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Green Party's Hazel Chu elected Lord Mayor of Dublin


Cllr Hazel Chu with her partner Patrick Costello TD and their child Alex.

Cllr Hazel Chu with her partner Patrick Costello TD and their child Alex.

Cllr Hazel Chu with her partner Patrick Costello TD and their child Alex.

Green Party Chairperson and Dublin City Councillor Hazel Chu has been elected Lord Mayor of Dublin.

Councillor Chu is the first mayor to be from immigrant parents and will be the 352nd Lord Mayor of Dublin.

She is the ninth woman and will take the reigns from Fianna Fáil’s Tom Brabazon, who took over in February after the previous Lord Mayor, Paul McAuliffe, was elected to Dáil Eireann.

Councillor Chu was born and raised in Dublin’s Firhouse and her parents are from Hong Kong. She studied Politics and History in UCD before going on to train as a barrister at Kings Inns.

She was elected as Councillor in 2019, when she ran for the Pembroke Ward.

She currently still holds the title of largest percentage of first preference vote in a local election for a first-time candidate.

Per the Dublin Agreement among Dublin City Councillors, since local elections took place last year, Fianna Fáil had a Lord Mayor for the first year and the Green Party will have a mayor for the second.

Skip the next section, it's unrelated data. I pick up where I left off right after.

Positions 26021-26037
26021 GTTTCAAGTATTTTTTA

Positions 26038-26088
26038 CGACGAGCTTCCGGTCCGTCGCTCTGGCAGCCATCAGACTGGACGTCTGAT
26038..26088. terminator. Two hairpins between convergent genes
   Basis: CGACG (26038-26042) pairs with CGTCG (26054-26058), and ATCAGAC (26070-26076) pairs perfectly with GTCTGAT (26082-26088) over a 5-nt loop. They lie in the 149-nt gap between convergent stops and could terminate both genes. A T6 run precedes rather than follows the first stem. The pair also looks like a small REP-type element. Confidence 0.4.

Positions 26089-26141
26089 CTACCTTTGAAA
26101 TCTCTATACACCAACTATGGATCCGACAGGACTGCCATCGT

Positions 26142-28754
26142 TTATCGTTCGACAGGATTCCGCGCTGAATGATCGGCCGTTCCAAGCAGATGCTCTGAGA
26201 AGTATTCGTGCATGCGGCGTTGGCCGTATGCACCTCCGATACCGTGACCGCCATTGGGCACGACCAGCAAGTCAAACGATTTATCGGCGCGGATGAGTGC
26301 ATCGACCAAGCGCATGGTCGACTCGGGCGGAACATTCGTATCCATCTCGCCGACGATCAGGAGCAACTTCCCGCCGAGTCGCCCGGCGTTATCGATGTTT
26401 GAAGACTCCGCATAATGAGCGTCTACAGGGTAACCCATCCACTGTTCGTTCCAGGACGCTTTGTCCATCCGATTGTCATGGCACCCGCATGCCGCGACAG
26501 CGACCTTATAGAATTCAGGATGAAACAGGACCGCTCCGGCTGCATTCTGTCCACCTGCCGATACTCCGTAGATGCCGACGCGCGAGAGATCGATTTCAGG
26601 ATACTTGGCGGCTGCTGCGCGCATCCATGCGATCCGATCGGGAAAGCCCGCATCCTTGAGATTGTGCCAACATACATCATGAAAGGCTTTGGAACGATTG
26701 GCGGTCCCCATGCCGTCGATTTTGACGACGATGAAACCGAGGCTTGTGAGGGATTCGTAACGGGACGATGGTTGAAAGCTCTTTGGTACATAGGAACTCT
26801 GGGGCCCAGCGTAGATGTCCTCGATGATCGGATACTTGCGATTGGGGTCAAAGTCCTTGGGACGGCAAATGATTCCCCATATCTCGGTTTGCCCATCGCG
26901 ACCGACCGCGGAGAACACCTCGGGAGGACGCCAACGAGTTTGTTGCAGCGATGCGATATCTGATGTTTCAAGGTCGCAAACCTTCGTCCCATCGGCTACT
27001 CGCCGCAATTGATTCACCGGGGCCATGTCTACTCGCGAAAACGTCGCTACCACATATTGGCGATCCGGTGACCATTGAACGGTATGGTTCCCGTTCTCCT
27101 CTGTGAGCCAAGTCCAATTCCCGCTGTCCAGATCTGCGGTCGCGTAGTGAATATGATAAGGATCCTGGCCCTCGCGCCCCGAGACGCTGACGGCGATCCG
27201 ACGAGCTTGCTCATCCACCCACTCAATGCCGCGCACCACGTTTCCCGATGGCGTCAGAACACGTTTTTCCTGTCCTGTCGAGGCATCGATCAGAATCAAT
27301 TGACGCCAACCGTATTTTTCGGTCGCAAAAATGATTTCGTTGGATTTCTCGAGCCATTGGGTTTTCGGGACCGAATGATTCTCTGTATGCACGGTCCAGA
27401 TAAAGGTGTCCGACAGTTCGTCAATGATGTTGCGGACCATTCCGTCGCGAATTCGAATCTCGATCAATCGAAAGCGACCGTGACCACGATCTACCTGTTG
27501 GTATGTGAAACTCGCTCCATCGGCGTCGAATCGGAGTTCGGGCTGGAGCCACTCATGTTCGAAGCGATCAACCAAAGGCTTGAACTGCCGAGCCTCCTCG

Councillor Hazel Chu

Councillor Hazel Chu

Councillor Hazel Chu

Her partner is Green Party TD Patrick Costello and they have one daughter together.

Speaking after being elected as Lord Mayor, she said that she will aim to promote the capital as a city that embraces diversity.

“One of my main priorities as the new Lord Mayor will be to promote Dublin as a vibrant, inclusive city that embraces diversity at all levels of society. It is well documented over the past two decades that modern Ireland is now more diverse than ever,” she said.

“Dublin is a beautiful city full of culture with a wonderful mixture of accents, languages, and backgrounds. However, we have a lot of work to do to ensure these voices are represented at national level. Unfortunately, only 22.5pc of Dáil Éireann and only four of 14 senior positions at cabinet are women. Men significantly outnumber women in local government, with more than three quarters of candidates elected in 2019 being male.

“We also don’t see nearly enough people from various backgrounds and cultures running for political office which fails to reflect the many voices in our communities and how they experience Irish society."

She said that she wants to see more women in politics.

“As the ninth woman to be voted in as Lord Mayor, I want to encourage more women to put themselves forward for politics and positions of leadership so that we can build a stronger, more reflective society which benefits us all.

“It is more important than ever that a diverse range of voices are represented on a national level. I look forward to working with the other Councillors cross-party to highlight these issues and to help deliver a changeable agenda for our wonderful city,” added Councillor Chu.

Online Editors

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